General News of Monday, 5 March 2007
Black Star flags flutter as Ghana celebrates 50th
Ghanaians hoisted their Black Star flag across the
country on Monday for the country's 50th birthday
party and authorities pledged a two-week respite from
power blackouts that have plagued them for months.
Tuesday's jubilee marks half a century since Ghana
became the first black African country south of the
Sahara to gain independence from colonial rule,
setting a pattern for the continent, but some see the
celebrations as a waste of money.
The red, yellow and green flag adorned with a black
star fluttered from palm trees, electricity poles and
"When you look how at our friends have suffered, by
God's grace, we are here. We have suffered, but look
at Liberia and Sierra Leone, we have reason to be
proud," said Nora Kattah, a flag wrapped round her
Thousands of people were expected to congregate in
Accra on Monday evening for a party with a
re-enactment of the Declaration of Independence and
fireworks at midnight to mark the precise anniversary
Singer Stevie Wonder and black American politician
Jesse Jackson were expected to join African leaders
including Thabo Mbeki of South Africa, Zimbabwe's
Robert Mugabe and Nigeria's Olusegun Obasanjo, along
with Britain's Duke of Kent.
"The independence of Ghana was a landmark event with
global impact. They said the sun would never set on
the British empire and Ghana was a huge blow to
British colonialism," Jackson told Reuters.
Ghana's independence inspired a wave of liberation
struggles around the continent and the world.
The celebrations have not been without controversy.
Former President Jerry Rawlings, who led two coups and
ruled for nearly 20 of Ghana's 50 years of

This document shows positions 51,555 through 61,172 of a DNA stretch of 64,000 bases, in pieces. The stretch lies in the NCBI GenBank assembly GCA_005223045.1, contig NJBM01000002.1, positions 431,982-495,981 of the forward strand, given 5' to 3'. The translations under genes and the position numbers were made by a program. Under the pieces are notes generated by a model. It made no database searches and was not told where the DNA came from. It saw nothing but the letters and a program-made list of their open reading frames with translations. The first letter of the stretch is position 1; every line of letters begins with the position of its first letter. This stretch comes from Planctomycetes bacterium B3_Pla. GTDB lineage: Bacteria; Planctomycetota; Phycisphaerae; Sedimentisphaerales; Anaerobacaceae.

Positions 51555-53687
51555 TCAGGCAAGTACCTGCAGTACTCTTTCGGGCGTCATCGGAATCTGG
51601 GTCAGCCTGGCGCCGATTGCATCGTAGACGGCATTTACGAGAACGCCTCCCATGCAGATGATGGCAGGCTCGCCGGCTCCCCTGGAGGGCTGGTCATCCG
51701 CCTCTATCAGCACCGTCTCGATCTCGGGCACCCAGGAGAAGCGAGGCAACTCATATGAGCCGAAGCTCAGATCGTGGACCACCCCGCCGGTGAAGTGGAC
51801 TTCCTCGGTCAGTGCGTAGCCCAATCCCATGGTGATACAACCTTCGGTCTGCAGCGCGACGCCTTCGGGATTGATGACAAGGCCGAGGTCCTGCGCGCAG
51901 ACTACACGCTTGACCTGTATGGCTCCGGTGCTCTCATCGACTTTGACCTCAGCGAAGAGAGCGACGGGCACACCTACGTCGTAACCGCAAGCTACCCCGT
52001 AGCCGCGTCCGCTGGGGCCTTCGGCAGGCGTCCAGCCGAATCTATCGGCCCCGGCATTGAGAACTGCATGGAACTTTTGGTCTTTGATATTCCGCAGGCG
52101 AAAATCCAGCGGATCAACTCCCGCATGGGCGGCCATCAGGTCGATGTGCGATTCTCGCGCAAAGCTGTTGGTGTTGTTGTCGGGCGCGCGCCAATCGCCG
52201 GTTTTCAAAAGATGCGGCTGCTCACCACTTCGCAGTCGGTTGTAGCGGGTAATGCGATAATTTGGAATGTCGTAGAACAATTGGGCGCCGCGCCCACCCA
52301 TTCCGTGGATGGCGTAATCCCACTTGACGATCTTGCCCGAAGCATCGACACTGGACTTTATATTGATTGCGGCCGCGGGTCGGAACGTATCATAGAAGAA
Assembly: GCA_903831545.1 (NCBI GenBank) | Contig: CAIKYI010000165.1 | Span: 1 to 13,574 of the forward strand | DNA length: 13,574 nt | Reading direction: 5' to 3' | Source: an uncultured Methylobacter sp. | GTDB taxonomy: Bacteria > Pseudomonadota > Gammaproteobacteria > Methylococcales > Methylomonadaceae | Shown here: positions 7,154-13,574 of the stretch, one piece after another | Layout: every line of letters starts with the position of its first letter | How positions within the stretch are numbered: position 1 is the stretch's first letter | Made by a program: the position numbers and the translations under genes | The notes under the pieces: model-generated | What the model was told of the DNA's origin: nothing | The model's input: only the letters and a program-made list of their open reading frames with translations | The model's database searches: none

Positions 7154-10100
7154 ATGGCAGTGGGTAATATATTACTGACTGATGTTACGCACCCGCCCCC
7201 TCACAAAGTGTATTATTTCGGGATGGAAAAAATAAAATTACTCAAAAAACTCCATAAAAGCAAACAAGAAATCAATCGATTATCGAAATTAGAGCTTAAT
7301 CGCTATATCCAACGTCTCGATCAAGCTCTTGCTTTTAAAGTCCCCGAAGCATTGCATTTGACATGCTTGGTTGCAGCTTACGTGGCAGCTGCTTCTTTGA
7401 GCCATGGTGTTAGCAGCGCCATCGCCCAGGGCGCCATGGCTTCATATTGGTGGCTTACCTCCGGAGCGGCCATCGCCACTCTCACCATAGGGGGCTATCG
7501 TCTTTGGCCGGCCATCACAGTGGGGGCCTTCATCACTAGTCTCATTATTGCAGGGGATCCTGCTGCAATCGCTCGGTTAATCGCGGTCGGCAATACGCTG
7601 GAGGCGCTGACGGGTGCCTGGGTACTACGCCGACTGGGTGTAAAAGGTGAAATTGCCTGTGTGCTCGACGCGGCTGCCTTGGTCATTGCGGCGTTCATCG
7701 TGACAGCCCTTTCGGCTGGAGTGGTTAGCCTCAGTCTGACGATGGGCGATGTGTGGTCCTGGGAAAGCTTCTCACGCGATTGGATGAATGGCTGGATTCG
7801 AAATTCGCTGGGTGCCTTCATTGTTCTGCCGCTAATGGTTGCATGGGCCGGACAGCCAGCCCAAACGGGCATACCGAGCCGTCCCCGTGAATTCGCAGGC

independence before stepping down in 2000, will not
attend the celebrations.
A statement released at the weekend said Rawlings, a
vocal critic of President John Kufuor's
administration, refused to share a platform with "the
same people who have taken every opportunity to
denigrate us for the last seven years and see no good
in what we did for this country."
An Accra court has banned a demonstration organized by
the Committee for Joint Action, a gathering of
opposition politicians and critics, amid fears the
police would be overstretched.
Many still question the decision to spend $20 million
on the yearlong commemoration, including a hefty chunk
on cars for visiting presidents.
"We should have invested that money in other areas,
water and electricity," said office worker Emmanuel
Danso, a flag tied round his neck.
Rolling power cuts have become a daily annoyance for
those residents lucky enough to have electricity at
For some, any sense of patriotism is obscured by the
poverty that still exists in Ghana fifty years since
"Politically our leaders have failed us. Only
politicians or people who know people in politics live
well in this country," Emmanuel Amanor said on his way
to work in central Accra.The